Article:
Facebook, Instagram, WhatsApp, and Messenger are back online after a six-hour-long outage which began late on Monday, affecting tens of millions of users worldwide. All these are owned by Facebook and the outage caused the stocks of the social media giant to plummet.
The California-based company said late on Monday that “the root cause of this outage was a faulty configuration change”, adding that it had “no evidence that user data was compromised as a result of this downtime.”
WhatsApp said on Twitter that it is back and running at 100 per cent. “Thank you to everyone around the world today for your patience while our teams worked diligently to restore WhatsApp. We truly appreciate you and continue to be humbled by how much people and organizations rely on our app every day,” the company said in the tweet.
Facebook founder Mark Zuckerberg also apologised to those affected by the outage.
Here’s everything that happened in the dramatic day for the social media giant:
• For the six hours when Facebook, Instagram, Messenger and WhatsApp were down, 3.5 billion users could not access the social media platforms and messaging services.
• Facebook stocks plummeted almost 5% following Monday’s outage.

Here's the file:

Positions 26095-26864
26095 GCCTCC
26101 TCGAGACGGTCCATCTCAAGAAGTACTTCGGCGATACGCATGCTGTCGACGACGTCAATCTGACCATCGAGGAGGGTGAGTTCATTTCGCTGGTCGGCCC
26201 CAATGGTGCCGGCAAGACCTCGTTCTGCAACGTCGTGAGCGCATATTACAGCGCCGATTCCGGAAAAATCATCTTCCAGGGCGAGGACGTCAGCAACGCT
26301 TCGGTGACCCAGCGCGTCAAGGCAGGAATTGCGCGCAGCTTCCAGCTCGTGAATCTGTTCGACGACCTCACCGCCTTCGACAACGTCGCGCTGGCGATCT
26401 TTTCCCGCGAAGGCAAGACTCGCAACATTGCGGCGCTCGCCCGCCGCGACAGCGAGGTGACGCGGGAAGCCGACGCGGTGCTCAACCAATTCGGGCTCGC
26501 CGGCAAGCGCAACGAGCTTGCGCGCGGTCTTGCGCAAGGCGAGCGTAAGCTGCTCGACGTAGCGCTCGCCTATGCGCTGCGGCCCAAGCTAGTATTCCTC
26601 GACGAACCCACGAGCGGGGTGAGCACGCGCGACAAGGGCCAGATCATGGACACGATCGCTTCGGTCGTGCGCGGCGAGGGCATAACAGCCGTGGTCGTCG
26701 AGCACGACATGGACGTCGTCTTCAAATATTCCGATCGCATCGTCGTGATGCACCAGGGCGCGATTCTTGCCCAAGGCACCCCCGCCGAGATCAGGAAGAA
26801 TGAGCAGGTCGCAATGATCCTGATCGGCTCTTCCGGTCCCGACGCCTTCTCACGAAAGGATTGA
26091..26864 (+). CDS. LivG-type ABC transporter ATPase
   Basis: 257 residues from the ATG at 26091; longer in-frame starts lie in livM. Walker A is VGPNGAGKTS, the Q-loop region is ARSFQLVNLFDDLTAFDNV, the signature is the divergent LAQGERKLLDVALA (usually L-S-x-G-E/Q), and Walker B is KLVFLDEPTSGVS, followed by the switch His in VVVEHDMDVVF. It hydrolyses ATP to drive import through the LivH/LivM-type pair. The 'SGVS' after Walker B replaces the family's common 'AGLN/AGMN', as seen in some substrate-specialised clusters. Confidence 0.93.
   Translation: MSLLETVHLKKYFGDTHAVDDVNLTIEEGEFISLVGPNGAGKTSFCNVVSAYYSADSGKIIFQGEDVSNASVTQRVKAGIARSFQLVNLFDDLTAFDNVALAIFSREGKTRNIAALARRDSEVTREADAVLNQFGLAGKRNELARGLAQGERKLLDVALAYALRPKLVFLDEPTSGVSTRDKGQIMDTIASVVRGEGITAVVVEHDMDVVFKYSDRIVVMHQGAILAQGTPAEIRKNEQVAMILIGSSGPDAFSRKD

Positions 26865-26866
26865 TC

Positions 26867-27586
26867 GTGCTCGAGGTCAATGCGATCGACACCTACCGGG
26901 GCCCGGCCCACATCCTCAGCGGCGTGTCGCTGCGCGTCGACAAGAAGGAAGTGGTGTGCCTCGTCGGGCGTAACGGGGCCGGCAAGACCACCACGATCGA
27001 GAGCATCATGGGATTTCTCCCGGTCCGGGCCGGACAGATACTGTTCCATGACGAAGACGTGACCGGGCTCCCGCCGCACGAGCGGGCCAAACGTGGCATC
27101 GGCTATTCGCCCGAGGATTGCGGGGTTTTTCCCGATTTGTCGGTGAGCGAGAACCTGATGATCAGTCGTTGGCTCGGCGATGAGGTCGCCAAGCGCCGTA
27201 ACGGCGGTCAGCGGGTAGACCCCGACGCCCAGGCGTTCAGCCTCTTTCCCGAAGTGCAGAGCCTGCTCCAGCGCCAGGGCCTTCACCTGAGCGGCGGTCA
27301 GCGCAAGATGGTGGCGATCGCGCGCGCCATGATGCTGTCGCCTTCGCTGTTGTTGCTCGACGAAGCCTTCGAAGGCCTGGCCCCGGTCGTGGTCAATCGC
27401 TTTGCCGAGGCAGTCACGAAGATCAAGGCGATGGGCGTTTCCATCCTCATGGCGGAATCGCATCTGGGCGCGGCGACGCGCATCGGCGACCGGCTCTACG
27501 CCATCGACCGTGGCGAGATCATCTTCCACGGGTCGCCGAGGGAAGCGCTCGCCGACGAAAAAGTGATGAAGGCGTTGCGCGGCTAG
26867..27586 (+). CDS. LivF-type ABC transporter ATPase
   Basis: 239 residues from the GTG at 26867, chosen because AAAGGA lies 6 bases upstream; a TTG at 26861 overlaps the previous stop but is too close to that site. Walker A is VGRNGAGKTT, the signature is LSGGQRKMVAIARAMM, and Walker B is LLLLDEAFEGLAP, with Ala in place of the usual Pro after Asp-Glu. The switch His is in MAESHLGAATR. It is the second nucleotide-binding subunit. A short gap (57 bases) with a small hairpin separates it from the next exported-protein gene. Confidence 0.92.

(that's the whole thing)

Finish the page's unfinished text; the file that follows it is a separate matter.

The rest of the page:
• The outage tracking site, Downdetector said it had received reports about almost 14 million disruptions in the United States, Germany, the United Kingdom, Russia, India and several other countries.
• The New York Times reported that Facebook had deployed a team at its data centre in California to carry out a “manual reset” of the servers.
• Users also flagged disruptions with service providers Vodafone, T-Mobile and Verizon in the UK, Italy, the US, Germany and other countries, according to Downdetector.
• The issues appear to primarily impact internet use on cell phones or in gaming apps and other sites where Facebook is used to log-in. The ability to make phone calls or send text messages was not impacted.
• Several tech experts, however, believe a DNS (domain name system) issue could be behind the crash, reported news agency DPA. The system converts website names typed out with letters into IP addresses that computers can process.
• John Graham-Cumming, the chief technology officer of the cloud service Cloudflare, said that continued attempts by users to access the site have also led to overloading on DNS services.
• A similar major outage hit Facebook, WhatsApp and Instagram in April 2019 – but the platforms only stayed down for a few hours.
• In July this year, issues at the internet network company Akamai also caused several major websites to briefly go down. At the time, the firm said the issue was due to a DNS issue that directs browsers to websites.